Frum Obamacare to Waterloo: Where do Republicans find themselves?
Only six months ago, Republican opposition to healthcare reform was whacking away gleefully at President Barack Obama’s approval ratings. An army of conservative Tea Party activists were flooding Washington’s National Mall in a show of force against the Obama legislative agenda. And Republican nice guy Scott Brown was on his merry way to a Senate upset in bluest of blue Massachusetts.
Now healthcare reform is law and newly energized Democrats are moving to counter those evils of Wall Street that voters love to hate. The grass-roots army has brought Republicans one or two liabilities. And Obama’s job approval rating shows signs of firming up.
Meanwhile, whatever happened to Scott Brown? Well, he actually took that bipartisan independent-thinking stuff seriously and joined Democrats to approve the Senate jobs bill. As a result, people back home say his folk hero victory has backfired on the GOP.
But Brown and Frum may not be the only Republicans at odds with the straight and narrow. Before Frum left the American Enterprise Institute, Joe Klein says he privately disclosed that the think tank had ordered its scholars to keep schtum about Obamacare. Why? Because they agreed with too many of the president’s objectives.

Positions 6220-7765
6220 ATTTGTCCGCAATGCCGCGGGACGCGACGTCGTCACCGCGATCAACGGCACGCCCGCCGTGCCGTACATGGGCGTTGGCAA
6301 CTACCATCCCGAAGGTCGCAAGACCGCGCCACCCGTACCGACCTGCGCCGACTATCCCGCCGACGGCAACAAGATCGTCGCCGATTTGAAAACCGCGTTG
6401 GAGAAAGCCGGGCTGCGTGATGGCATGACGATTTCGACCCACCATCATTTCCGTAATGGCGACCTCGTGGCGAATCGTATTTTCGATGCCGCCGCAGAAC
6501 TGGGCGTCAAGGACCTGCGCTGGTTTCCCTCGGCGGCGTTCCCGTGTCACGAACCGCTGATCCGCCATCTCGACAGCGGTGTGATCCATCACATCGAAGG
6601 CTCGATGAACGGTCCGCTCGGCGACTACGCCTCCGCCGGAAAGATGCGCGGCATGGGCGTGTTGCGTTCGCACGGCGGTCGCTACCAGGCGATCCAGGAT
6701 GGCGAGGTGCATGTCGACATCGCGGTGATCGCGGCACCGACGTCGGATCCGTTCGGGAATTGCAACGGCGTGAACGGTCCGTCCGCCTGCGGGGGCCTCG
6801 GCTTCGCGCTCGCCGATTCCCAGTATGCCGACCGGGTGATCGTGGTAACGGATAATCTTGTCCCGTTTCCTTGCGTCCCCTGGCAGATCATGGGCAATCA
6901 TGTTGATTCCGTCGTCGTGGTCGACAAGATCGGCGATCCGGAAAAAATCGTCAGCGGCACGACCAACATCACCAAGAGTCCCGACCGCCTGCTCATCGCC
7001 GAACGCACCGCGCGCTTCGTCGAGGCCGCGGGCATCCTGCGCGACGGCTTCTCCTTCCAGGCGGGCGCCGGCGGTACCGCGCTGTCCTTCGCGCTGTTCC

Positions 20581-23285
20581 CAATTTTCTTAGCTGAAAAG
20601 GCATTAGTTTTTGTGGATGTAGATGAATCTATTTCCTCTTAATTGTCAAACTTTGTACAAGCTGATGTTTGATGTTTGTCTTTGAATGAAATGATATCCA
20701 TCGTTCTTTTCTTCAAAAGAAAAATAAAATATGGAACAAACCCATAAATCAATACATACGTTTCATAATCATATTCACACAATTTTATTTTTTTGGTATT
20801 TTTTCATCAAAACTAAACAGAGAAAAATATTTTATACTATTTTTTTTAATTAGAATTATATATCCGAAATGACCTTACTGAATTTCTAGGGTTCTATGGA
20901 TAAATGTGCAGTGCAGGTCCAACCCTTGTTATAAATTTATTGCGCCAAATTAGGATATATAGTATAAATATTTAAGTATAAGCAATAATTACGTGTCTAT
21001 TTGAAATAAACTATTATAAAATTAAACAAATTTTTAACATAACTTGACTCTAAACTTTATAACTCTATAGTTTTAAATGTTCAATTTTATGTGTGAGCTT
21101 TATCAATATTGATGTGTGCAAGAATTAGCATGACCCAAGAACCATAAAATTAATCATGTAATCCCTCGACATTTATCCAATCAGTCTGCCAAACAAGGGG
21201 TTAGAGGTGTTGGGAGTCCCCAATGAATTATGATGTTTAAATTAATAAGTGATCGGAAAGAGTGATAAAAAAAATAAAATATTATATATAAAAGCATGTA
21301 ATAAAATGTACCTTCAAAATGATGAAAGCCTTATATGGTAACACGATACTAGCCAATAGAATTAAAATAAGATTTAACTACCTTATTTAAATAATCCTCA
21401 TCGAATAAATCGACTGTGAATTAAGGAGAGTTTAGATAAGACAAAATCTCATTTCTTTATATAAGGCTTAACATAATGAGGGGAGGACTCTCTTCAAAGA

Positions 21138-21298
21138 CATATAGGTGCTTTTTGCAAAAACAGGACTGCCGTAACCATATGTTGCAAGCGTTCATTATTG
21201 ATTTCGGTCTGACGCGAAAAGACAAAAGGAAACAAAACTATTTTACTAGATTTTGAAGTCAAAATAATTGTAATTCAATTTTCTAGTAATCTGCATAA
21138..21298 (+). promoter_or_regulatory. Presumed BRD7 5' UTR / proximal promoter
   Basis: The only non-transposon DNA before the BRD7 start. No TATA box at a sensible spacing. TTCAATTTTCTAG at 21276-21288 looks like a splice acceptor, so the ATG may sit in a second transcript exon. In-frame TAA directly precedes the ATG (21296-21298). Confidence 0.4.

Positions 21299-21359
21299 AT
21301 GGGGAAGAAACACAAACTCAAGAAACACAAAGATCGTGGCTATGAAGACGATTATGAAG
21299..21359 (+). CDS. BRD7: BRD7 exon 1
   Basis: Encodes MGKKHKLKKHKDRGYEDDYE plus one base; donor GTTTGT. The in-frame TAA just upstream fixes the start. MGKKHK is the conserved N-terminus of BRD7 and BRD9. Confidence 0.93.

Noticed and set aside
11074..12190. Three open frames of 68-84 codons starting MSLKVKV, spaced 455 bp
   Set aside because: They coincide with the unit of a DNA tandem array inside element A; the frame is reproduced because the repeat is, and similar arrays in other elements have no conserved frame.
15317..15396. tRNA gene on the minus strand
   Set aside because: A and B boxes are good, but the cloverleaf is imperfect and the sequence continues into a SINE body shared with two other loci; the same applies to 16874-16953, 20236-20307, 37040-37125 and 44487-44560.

Republicans are now regrouping to contend with the remainder of the Obama legislative agenda for 2010. Meanwhile, campaign strategies for the November congressional elections are still a work in progress.
But is it a good sign for their party if Republicans are jettisoning those who don’t march in lock-step?
Too much unity proved to be a problem for the Bush White House. They even had a name for it. What was it again? Oh yeah, Groupthink.
Photo credits: Reuters/Thierry Roge (Battle of Waterloo reenactors); Reuters/Official Handout (Final House healthcare vote); Reuters/Larry Downing (George W. Bush)
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